Many people believe yoga is solely a physical health practice, but did you know yoga can help improve and enhance mental health as well?
Yoga therapy for anxiety has been shown to be a helpful and effective tool.
*Please note, when I use the word yoga here in this post, I am referring to yoga as a holistic practice that includes movement (Asana), breathing techniques (Pranayama), and meditation (Dhyana); not solely a physical practice.
One large systematic review of studies found that yoga typically improves overall symptoms scores for anxiety and depression by about 40%, both by itself and as a adjunctive treatment (Skowronek, Mounsey, & Handler, 2014).
Anxiety is a natural human response that we need for survival but sometimes it can become a problem that really inhibits our quality of life.
For some people it can be easy to hide their anxiety and continue functioning in daily life in a relatively normal way; for others chronic anxiety becomes a disorder that can be debilitating.
Regardless of the intensity, frequency, or impact of anxiety, each person deserves support to get relief from anxiety and live with more peace and joy. The problem is that many of the most common treatments and therapies for anxiety don’t work for everyone.
Contrary to popular belief, anxiety does not just happen in the mind; it happens in the body as well. Often, traditional ‘talk therapy’, counselling or psychological therapies, target anxiety via the mind only, leaving out the body.
This is where yoga comes into the picture and we can consider yoga therapy for anxiety treatment and management.
Firstly, like anything in life, yoga is not a cure that will magically eliminate all your anxiety in one go. But it is a powerful anxiety management tool that should certainly be considered by anyone who experiences ongoing anxiety in their life.
What makes yoga different and how does it help?
Yoga is a comprehensive holistic practice that has been used for thousands of years to manage all the challenges that humans face due to their thinking mind.
It was created to help humans end unnecessary suffering and reduce pain. There are many different paths of yoga. At a basic level yoga includes physical movement, breathing techniques, meditation, mindfulness, and philosophy.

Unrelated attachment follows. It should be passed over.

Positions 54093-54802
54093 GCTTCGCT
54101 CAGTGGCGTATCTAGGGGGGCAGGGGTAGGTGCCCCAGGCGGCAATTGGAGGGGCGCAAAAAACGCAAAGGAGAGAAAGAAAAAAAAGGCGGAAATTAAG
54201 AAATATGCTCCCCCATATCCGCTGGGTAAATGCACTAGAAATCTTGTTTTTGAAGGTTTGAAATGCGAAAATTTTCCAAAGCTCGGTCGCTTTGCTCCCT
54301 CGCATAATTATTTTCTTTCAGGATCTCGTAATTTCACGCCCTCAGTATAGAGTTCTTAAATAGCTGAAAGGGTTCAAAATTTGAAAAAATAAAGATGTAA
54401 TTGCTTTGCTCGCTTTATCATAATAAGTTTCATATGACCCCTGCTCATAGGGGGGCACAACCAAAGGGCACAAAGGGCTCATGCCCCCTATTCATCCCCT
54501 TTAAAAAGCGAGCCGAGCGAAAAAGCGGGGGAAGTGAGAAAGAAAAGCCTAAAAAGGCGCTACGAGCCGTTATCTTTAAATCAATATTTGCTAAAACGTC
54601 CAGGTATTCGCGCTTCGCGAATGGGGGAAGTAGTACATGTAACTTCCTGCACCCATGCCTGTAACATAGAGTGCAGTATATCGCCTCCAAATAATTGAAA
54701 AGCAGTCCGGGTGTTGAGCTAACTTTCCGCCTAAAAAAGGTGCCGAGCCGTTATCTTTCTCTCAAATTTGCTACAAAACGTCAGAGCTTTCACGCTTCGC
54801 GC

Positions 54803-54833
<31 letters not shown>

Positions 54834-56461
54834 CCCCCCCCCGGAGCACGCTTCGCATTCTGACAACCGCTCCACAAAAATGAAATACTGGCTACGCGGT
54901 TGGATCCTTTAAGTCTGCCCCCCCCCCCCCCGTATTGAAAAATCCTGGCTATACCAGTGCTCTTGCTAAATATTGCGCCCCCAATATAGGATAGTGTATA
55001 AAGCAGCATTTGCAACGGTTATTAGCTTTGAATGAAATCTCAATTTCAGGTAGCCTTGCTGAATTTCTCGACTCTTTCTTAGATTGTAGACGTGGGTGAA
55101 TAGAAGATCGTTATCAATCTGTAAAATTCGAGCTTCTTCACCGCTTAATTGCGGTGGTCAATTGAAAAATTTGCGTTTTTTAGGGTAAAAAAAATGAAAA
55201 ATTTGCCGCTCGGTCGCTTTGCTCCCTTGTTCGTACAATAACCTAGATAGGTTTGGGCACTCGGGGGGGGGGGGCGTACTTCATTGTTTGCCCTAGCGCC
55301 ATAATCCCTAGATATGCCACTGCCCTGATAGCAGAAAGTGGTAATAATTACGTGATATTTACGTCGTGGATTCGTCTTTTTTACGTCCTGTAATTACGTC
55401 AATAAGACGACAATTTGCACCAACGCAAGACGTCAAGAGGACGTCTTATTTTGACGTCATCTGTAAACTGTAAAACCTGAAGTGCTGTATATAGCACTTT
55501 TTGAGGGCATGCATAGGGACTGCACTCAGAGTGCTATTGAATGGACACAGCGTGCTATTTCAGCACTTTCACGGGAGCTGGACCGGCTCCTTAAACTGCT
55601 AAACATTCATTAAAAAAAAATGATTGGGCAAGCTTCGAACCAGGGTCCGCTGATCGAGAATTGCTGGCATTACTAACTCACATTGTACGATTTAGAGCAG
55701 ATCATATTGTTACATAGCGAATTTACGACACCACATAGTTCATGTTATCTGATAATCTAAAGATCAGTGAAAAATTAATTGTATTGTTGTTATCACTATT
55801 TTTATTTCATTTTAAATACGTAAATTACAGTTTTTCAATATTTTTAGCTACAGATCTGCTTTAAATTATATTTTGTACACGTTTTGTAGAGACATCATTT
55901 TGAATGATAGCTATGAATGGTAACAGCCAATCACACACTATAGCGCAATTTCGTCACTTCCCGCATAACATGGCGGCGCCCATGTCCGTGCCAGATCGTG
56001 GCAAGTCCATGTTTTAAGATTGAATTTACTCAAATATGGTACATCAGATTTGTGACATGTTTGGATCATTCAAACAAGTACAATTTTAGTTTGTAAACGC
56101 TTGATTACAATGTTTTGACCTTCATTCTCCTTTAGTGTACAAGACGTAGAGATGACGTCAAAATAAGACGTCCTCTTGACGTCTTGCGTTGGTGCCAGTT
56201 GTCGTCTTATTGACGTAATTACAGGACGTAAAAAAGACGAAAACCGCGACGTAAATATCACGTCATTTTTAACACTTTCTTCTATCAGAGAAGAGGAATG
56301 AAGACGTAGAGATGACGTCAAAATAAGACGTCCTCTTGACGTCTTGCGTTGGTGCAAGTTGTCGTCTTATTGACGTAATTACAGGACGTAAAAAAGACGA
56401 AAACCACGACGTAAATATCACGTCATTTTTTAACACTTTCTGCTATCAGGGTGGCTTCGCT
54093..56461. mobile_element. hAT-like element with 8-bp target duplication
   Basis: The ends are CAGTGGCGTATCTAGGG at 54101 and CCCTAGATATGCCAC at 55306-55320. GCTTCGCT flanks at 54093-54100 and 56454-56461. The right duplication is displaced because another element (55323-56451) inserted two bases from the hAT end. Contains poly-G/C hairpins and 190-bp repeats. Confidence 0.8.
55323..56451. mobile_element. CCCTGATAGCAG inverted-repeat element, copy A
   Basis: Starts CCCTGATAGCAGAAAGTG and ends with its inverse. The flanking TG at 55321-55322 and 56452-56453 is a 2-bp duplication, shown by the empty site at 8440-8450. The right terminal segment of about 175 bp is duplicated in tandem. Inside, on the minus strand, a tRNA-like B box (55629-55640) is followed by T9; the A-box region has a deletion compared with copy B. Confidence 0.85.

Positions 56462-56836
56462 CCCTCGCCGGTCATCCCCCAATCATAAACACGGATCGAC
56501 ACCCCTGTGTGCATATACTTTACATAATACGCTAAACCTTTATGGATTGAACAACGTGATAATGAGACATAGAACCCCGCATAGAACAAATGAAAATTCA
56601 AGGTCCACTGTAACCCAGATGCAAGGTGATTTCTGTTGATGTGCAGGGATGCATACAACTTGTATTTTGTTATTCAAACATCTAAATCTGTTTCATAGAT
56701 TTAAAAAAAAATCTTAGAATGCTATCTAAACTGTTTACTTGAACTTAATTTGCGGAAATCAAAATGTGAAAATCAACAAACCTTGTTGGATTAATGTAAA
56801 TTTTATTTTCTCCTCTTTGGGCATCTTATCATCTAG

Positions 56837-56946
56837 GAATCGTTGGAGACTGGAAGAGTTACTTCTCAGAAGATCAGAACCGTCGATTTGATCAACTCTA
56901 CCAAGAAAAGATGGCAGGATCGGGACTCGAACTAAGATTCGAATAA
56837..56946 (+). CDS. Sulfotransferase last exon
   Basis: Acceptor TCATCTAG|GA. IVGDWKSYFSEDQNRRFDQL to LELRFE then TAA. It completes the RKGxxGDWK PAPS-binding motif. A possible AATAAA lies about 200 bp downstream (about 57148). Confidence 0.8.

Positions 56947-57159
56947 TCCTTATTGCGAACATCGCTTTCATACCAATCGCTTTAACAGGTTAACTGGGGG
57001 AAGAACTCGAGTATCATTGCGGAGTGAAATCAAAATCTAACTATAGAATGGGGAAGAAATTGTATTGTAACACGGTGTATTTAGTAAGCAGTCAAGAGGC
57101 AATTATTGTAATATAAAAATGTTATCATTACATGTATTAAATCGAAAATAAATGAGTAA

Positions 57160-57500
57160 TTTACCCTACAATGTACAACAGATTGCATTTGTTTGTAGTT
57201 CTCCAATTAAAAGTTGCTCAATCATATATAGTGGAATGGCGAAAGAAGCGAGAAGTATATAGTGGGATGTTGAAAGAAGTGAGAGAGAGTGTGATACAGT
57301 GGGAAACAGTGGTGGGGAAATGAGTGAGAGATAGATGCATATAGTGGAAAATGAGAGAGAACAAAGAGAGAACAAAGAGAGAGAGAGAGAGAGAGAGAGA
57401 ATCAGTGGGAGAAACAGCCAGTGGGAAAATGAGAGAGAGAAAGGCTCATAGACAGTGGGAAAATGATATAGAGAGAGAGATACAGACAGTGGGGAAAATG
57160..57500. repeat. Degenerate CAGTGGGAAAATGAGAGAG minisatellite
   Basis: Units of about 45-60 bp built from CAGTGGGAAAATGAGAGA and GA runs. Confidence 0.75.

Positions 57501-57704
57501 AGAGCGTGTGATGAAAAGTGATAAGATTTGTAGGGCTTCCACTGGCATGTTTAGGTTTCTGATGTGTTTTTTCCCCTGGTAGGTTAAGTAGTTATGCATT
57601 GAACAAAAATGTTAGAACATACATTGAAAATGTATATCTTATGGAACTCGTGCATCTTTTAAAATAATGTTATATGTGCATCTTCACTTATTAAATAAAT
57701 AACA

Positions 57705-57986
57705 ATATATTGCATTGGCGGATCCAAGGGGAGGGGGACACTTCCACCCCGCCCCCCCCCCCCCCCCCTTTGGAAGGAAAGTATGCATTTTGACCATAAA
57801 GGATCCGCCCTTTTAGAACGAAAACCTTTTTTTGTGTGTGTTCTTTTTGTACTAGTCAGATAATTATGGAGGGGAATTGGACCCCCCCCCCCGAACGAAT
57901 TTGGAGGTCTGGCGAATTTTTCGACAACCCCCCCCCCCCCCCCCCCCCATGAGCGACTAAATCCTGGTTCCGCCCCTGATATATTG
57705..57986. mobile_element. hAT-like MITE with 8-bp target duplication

Yoga provides us with very practical and adaptable practices that anyone can try. Yoga practices are based on a scientific understanding of the human body and mind.
Research has shown yoga can help:
- Reduce stress, anxiety, & depression
- Improve mood by increasing neurotransmitters like GABA
- Improve sleep
- Assist with pain management
- Improve emotional stability
- Improve breathing capacity
- Shift and alter nervous system activation
- Enhance brain executive functioning
- Change brain wave patterns
Part of what makes yoga effective for alleviating anxiety is that it is a ‘biopsychosocial’ approach.
This means that it is a holistic approach that addresses not only the biological aspects of anxiety but also the psychological and social factors that influence a person’s experience of anxiety.
In traditional Western psychology there is no modality that covers all 3 in one. For example, counselling address primarily the psychological impact, while pharmacotherapy targets the biological factors. Yoga address all 3 and acknowledges that humans are complex beings with many different aspects of self.
In the science of yoga, the mind and body are not seen as separate parts and so the practice of yoga shines a light on all parts of the individual as a whole being.
When it comes to treating anxiety, yoga takes a broader, more holistic perspective which can be helpful for individuals who are wanting a new way to approach their anxiety.